• Renewed commitment to implement the rule of law that is laid out in the UN Guiding Principles for Business and Human Rights, beginning with the endorsement of corporate responsibility for due diligence.
  • The scaling up of quality apprenticeships, skills investment and labour market support for young people.
  • Universal social protection.
  • The strengthening of labour market institutions, wages and safe work with the support of the ILO and the strengthening of the complaints mechanism of the OECD Multinational Enterprises Guidelines begin with universal due diligence guidance and sanctions for corporate abuse.
  • Investment in jobs with a focus on enabling green infrastructure and in the care economy, which in turn supports the participation of women.
  • Mandated disclosure of investments and just transition measures in national and industry plans for climate action.
  • The requirement for disclosure of beneficial ownership to end tax corruption.
  • Certainty that technology is deployed for the public good and employment relationships are not broken in the "platform economy".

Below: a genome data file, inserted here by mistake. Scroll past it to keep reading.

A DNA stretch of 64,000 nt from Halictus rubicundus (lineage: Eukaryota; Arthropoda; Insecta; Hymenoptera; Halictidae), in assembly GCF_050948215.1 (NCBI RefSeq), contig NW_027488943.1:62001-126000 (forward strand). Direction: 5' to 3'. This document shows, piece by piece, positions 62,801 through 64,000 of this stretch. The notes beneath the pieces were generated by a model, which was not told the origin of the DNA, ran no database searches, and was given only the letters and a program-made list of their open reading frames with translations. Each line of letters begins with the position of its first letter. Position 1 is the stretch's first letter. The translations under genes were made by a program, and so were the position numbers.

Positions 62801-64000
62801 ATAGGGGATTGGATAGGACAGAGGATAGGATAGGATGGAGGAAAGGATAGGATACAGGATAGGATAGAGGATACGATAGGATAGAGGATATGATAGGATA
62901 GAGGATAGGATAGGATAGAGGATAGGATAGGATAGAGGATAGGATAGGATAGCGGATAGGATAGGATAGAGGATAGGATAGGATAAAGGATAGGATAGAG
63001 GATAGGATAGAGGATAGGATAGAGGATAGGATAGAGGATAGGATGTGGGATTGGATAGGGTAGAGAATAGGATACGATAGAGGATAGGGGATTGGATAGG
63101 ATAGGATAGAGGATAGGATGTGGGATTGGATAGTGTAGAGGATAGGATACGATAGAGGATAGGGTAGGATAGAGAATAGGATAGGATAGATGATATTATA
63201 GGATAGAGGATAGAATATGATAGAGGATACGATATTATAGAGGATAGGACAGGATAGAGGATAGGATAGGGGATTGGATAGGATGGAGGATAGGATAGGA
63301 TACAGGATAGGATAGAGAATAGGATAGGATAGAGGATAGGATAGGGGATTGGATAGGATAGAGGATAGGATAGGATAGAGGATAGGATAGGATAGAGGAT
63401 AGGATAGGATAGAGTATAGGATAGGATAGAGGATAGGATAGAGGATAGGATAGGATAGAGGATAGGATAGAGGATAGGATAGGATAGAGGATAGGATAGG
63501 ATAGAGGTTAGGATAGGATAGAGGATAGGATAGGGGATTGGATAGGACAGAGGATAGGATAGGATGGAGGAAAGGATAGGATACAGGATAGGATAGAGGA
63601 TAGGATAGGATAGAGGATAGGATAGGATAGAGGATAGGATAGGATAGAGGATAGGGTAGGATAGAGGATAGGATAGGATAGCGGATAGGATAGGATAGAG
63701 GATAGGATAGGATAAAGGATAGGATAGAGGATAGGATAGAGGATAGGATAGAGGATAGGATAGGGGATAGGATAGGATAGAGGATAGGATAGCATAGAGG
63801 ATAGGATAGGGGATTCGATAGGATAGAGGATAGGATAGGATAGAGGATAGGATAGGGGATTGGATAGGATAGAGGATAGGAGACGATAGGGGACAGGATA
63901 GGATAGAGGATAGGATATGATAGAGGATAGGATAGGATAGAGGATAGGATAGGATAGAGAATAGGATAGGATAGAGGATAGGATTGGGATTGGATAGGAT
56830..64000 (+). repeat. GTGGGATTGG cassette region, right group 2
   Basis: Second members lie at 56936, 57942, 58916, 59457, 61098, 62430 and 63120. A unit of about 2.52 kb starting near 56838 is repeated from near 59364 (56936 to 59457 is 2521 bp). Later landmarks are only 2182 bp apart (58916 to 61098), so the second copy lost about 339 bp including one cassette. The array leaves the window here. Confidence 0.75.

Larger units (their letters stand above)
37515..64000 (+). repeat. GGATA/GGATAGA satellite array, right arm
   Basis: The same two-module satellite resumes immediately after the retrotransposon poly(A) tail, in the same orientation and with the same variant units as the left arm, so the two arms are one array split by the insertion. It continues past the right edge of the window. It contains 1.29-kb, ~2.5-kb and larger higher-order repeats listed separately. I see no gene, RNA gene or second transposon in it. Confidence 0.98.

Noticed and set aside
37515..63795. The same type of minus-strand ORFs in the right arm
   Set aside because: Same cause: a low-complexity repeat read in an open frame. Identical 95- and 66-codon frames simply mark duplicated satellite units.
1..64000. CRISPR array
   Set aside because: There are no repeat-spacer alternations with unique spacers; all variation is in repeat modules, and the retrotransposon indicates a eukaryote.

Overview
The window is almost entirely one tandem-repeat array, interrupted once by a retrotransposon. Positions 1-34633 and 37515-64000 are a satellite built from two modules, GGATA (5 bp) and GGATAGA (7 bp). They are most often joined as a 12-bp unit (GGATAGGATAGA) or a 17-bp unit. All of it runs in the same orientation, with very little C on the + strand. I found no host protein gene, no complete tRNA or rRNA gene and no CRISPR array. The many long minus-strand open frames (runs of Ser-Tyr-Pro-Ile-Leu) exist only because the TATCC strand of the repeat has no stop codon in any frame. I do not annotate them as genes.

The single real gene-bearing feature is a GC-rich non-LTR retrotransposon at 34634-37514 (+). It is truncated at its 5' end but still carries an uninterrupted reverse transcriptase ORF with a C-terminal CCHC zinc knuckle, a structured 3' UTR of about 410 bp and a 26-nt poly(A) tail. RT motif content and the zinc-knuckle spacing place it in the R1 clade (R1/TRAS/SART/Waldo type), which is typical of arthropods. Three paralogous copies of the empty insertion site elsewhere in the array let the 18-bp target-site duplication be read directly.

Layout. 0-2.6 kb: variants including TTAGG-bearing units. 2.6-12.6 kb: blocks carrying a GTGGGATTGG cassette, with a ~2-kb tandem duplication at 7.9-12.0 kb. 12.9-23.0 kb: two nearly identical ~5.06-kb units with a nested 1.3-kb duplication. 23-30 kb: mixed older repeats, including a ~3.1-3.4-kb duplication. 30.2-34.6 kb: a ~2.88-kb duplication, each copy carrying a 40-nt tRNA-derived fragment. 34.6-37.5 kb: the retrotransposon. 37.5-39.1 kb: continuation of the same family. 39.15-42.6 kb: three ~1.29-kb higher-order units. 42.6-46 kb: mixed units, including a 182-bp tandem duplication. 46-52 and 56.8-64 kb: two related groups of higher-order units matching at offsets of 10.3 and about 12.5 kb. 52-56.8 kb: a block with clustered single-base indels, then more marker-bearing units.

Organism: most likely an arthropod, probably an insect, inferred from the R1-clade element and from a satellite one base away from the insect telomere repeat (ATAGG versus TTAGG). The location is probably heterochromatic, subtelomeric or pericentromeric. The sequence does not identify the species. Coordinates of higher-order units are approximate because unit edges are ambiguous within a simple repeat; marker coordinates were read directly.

• The global decisions of 2015 with the Sustainable Development Goals and the Paris Climate Agreement hold the promise of a zero poverty zero carbon world.

    But when wages, employment protection, human rights, industry policy and corporate responsibility for due diligence remain "objectionable" policy priorities to be opposed by the winners of globalization as it's constructed today, it is easy to understand the anger of working communities and to be pessimistic that the sound of global alarm bells will be heeded.

    There is no shortage of money in the world to meet the needs, but political will seems to be in short supply.